Top 4 SEO Reporting Tips For Inbound Marketers
Posted in Search Engine Optimization on February 1, 2013
SEO is changing and inbound marketers need to get with the times.
Companies used to just throw a bunch of keywords on a page to produce great SEO results. Now, content is much more personalized, geocentric and in general targeted at specific audiences.
A recent article on JohnFDoherty.com explores the changing landscape of SEO and the implications of (not provided) percentages in Google traffic. That’s the amount of organic search traffic for which keyword data is not reported.
“We’re all scared because none of us have ANY idea what do about it,” Doherty writes. “We’re losing our data more and more every day, and at some point we’re going to live in a world of 100 percent (not provided).”
What does all this mean for inbound marketing? The age of contextual marketing is here. Analytics are tracking many layers of interactions with websites, but marketing executives need to make sure they are monitoring the right metrics.
Some of the most telling data when it comes to successful online campaigns, aside from the number of actual inbound leads generated and nurtured, is the overall engagement with the content. This has been true forever, but it is becoming more important in a noisy Internet world.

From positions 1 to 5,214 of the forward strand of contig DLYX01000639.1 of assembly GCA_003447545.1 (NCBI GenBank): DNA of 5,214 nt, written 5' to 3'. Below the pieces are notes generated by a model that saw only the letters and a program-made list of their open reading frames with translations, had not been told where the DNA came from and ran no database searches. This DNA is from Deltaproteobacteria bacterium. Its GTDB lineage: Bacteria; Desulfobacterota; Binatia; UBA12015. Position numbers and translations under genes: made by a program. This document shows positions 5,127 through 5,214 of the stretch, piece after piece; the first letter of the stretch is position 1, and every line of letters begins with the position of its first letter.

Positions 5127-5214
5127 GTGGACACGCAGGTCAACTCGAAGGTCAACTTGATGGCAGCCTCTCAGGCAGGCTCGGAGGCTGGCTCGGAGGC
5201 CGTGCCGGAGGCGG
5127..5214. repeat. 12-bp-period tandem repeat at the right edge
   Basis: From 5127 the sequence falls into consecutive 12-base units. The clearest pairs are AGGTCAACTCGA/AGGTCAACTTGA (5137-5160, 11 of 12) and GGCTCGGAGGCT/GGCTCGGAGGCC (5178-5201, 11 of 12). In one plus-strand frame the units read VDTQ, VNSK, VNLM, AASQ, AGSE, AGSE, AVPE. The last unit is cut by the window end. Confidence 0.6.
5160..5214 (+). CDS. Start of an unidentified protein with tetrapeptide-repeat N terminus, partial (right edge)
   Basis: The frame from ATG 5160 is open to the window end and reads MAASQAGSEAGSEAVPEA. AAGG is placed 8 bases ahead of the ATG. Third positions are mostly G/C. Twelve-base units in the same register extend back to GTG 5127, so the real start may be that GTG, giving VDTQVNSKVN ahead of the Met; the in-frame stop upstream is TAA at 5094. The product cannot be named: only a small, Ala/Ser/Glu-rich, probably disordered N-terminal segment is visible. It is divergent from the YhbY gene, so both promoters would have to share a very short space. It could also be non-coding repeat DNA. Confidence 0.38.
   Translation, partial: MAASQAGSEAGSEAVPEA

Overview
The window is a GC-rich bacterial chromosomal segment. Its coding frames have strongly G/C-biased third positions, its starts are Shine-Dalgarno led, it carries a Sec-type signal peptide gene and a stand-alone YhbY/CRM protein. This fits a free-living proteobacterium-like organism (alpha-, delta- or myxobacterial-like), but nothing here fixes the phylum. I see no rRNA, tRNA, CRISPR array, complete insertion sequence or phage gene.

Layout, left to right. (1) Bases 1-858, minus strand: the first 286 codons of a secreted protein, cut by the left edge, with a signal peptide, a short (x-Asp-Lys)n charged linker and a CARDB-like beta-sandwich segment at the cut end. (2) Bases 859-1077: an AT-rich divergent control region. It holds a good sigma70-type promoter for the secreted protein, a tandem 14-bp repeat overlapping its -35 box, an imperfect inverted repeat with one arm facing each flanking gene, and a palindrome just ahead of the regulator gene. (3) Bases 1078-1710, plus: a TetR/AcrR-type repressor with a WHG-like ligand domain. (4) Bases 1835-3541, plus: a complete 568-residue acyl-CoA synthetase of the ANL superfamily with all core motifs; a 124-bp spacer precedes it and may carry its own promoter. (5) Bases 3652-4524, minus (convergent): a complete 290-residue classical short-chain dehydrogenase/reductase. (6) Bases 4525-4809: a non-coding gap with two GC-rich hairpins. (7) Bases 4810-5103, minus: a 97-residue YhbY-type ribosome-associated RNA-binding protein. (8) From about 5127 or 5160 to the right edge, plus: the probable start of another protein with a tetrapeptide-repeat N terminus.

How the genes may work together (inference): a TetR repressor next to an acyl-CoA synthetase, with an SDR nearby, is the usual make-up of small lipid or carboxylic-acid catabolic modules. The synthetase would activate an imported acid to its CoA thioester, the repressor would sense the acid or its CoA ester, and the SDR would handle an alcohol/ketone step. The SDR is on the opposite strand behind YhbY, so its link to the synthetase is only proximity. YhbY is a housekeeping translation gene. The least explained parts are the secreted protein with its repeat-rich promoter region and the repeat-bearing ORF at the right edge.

What should inbound marketers do? What metrics can be reported instead? Here are four ideas Doherty suggests.
- Rely on landing pages driving traffic: By looking at these, companies can get some of the information they need to see what content audiences are engaging with.
- Report on unique landing pages driving organic traffic: This metric obviously will be influenced by the amount of content you produce, but it does show optimization efforts. “The key to note here is that you need to benchmark when you start with the client so that you can then report on this over time,” Doherty writes.
- Highlight important converting pages: Focus on those pages that are driving the most traffic. That can then be tied back to your optimization efforts to pinpoint correlation.
- Use ranking data: This can help companies figure out which terms may be driving traffic to pages.
Source: JohnFDoherty.com, January 2013